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Entries in Grand Budapest Hotel (34)

Thursday
Jan152015

Why Wes, Why Now?

Michael C here. Wes Anderson’s films haven’t been ignored by awards season in the past, so much as they have been relegated to flitting around the edges. His films have received three total Oscar nods, two for Original Screenplay for Royal Tenenbaums and Moonrise Kingdom and one animated film nod for Mr. Fox. His most high profile wins have been a Gotham Award for Best Film for Moonrise and two Indie Spirit wins for Rushmore for Best Director and for Best Supporting Actor for Bill Murray who is in nearly all of his films.

Wes & Tilda on the set

Now that has all changed with Grand Budapest Hotel. No longer the strange side dish, Anderson’s nostalgic remembrance of a Europe that never quite existed has just finished a rampage through the precursors that culminated with Anderson’s first DGA nomination. Over the past few weeks buzz for Budapest grew steadily from “It might pick up a few nods” to “It looks like a lock for a Best Picture slot” to “Hey, it just might snatch the screenplay Oscar away from Birdman”. And today, incredibly, it LEADS the Oscar nominations with nine (tied with Birdman)

For those of us who have been on board with Anderson since the 90’s and have grown used to Anderson being underappreciated it’s hard not to wonder what exactly has changed. Why did Wes break through now when his films have been as good or better in the past? 

Five theories after the jump...

Click to read more ...

Thursday
Jan152015

The 87th Academy Awards. Nominations Are Here!

Straight off the bat the happy shockers are Marion Cotillard for Two Days One Night (edging out Jennifer Aniston), Laura Dern for Wild (where many assumed Jessica Chastain would be), the weird surprise is Bennett Miller in Director for Foxcatcher, our first "lone director" nod since the Academy expanded the Best Picture field. In terrible news there were only two nominations (Best Picture & Song) for the grand Selma... which places it in the unfortunate company of Extremely Loud and Incredibly Close and The Blind Side. Yikes! In less horrific but still weird disappointing news: Nightcrawler pulled an Into the Wild by doing really well at the guilds but not so much with Oscar.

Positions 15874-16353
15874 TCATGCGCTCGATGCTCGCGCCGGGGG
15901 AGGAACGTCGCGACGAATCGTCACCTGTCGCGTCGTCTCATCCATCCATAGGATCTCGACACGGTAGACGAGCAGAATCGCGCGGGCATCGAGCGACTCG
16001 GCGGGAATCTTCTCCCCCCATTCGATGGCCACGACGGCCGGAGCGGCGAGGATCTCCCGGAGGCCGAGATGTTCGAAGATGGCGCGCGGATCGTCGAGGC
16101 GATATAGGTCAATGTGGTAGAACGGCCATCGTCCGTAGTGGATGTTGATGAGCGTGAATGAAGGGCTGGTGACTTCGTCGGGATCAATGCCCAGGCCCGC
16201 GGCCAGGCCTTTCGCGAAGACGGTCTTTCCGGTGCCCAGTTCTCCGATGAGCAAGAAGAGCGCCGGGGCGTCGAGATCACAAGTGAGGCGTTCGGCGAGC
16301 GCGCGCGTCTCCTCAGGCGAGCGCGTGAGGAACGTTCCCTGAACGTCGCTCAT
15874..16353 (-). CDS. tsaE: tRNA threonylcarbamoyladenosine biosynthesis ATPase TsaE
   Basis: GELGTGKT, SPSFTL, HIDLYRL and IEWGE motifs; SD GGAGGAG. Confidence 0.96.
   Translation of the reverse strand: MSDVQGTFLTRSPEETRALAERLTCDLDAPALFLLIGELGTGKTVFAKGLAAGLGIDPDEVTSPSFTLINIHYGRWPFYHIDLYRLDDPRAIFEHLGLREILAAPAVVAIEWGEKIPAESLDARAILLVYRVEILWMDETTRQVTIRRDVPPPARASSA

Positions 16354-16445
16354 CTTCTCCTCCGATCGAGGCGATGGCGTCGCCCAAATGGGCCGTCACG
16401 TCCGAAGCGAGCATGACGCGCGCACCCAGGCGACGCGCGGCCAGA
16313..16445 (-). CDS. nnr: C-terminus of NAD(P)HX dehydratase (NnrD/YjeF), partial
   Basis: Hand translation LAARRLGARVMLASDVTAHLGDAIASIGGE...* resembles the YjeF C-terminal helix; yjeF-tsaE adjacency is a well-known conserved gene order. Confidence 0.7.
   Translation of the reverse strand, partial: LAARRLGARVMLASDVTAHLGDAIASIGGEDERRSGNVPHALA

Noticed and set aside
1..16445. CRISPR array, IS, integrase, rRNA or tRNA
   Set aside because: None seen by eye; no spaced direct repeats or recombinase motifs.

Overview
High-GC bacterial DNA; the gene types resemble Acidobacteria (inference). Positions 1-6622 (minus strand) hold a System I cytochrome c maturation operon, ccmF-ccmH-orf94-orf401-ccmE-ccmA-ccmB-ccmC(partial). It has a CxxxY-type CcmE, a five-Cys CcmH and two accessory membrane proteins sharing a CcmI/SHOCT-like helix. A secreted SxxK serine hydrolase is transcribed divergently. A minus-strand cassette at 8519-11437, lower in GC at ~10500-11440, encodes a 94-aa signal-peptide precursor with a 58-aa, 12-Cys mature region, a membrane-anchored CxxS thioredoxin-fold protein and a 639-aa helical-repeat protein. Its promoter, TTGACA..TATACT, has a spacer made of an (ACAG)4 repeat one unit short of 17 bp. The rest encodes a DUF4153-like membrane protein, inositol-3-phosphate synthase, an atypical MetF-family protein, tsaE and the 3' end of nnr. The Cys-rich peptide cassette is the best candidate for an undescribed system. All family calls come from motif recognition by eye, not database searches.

Oscar had a boner for Birdman with many nominations

Grand Budapest Hotel and Birdman led the nominations with 9 honors each (though I correctly predicted Birdman being shut out of film editing so people will say it will have trouble winning now, statistically). You can see the complete nomination chart here. I'll be spending the day updating the individual charts with polls, stats, and whatnot. So Stay tuned! 

I got perfect scores in only four categories this year prediction wise:  Picture, Supporting Actor, Cinematography, and Makeup and Hair... though I'm proud of several individual predictions in my 4/5s categories like seeing The Hobbit's omission in Visual Effects and the love for Mr. Turner in a few places and I'm stunned to have gotten 4/5 in the always tricky sound categories. Unfortunately my very worst stat this year 3/5 came in two headline categories: Best Director and Best Actor! And the headline categories are usually the easiest.

How'd you do on your predictions and what was your happiest and saddest moment?

See also: Five Stage of Grief. Oscar Snubs and Why Wes? Why Now?

If you would like to receive email notifications of changes to the site, charts, other can't-miss news, click envelope to sign up. We won't inundate you. Once a week max!


Friday
Jan092015

BAFTA Nominations: "Grand Budapest" is "...Everything"

Despite having an industry filled to the brim with talent, the British Academy of Film and Television Awards regularly prefers American films these days and this year would be no exception but for the two behemoth Brit biopics that have been doing spectacularly well all season on the other side of the Atlantic: The Imitation Game (suspiciously deemed "American" for AFI) and The Theory of Everything. Unsurprisingly they're nominated for both of BAFTA's top prizes, "Film" and "British Film," the latter of which amounts to the kiddie table I suppose even though it shouldn't -- this being the British Academy -- since those films rarely score as many nominations at home as their American counterparts do. It's actually amusing in a perverse way when you consider the theory that AMPAS here at home is obsessed with British actors and considers anything they do "prestige."

BAFTA was notably stingy to Mike Leigh's Mr. Turner in all but the below line categories (no actor nomination for Spall or British film citation), but found room for our beloved Pride in a few places as well as the thrilling '71. The latter, starring Jack O'Connell who is dropped directly into the center of The Troubles for one violent night (that is not a spoiler -- that's just the very minimalist plot), hasn't opened in the States yet but it's an armrest gripper so be prepared. 

In the final tallies the two nomination leaders were The Grand Budapest Hotel (11) and The Theory of Everything and Birdman tied for second (10). Titles that did pretty well considering how quiet their buzz is at home were Interstellar (4) and Big Eyes (2). Completely shut-out: Unbroken. What happened to:  A Most Violent Year and Selma? They also received zero nominations but unless they received qualifying releases -- some believe Selma did and they got screeners but that's hard for me to believe until I see official BAFTA.ORG proof since Selma didn't even send screener to American guilds -- they would not have been eligible as they haven't yet opened in the UK.  

A full list of nominations with comments is after the jump.  You can check out if, in the words of Unbroken's Jack O'Connell, you fancy it.

Click to read more ...